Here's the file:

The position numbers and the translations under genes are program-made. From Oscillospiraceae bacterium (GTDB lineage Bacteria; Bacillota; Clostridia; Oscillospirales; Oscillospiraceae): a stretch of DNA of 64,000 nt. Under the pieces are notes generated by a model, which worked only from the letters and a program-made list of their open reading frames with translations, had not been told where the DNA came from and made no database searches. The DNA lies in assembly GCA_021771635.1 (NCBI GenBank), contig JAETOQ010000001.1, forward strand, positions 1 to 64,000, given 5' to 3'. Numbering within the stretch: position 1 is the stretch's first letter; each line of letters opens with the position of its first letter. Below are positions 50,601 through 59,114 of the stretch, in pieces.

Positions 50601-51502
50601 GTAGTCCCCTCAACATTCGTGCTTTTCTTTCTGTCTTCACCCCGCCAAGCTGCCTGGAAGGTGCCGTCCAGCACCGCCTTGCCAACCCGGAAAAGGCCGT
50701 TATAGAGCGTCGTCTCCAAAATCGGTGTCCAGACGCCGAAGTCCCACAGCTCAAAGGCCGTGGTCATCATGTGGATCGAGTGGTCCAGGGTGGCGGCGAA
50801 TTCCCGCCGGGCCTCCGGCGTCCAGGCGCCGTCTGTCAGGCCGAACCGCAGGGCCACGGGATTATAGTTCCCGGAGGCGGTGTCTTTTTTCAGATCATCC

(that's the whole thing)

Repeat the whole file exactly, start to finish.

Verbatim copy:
The position numbers and the translations under genes are program-made. From Oscillospiraceae bacterium (GTDB lineage Bacteria; Bacillota; Clostridia; Oscillospirales; Oscillospiraceae): a stretch of DNA of 64,000 nt. Under the pieces are notes generated by a model, which worked only from the letters and a program-made list of their open reading frames with translations, had not been told where the DNA came from and made no database searches. The DNA lies in assembly GCA_021771635.1 (NCBI GenBank), contig JAETOQ010000001.1, forward strand, positions 1 to 64,000, given 5' to 3'. Numbering within the stretch: position 1 is the stretch's first letter; each line of letters opens with the position of its first letter. Below are positions 50,601 through 59,114 of the stretch, in pieces.

Positions 50601-51502
50601 GTAGTCCCCTCAACATTCGTGCTTTTCTTTCTGTCTTCACCCCGCCAAGCTGCCTGGAAGGTGCCGTCCAGCACCGCCTTGCCAACCCGGAAAAGGCCGT
50701 TATAGAGCGTCGTCTCCAAAATCGGTGTCCAGACGCCGAAGTCCCACAGCTCAAAGGCCGTGGTCATCATGTGGATCGAGTGGTCCAGGGTGGCGGCGAA
50801 TTCCCGCCGGGCCTCCGGCGTCCAGGCGCCGTCTGTCAGGCCGAACCGCAGGGCCACGGGATTATAGTTCCCGGAGGCGGTGTCTTTTTTCAGATCATCC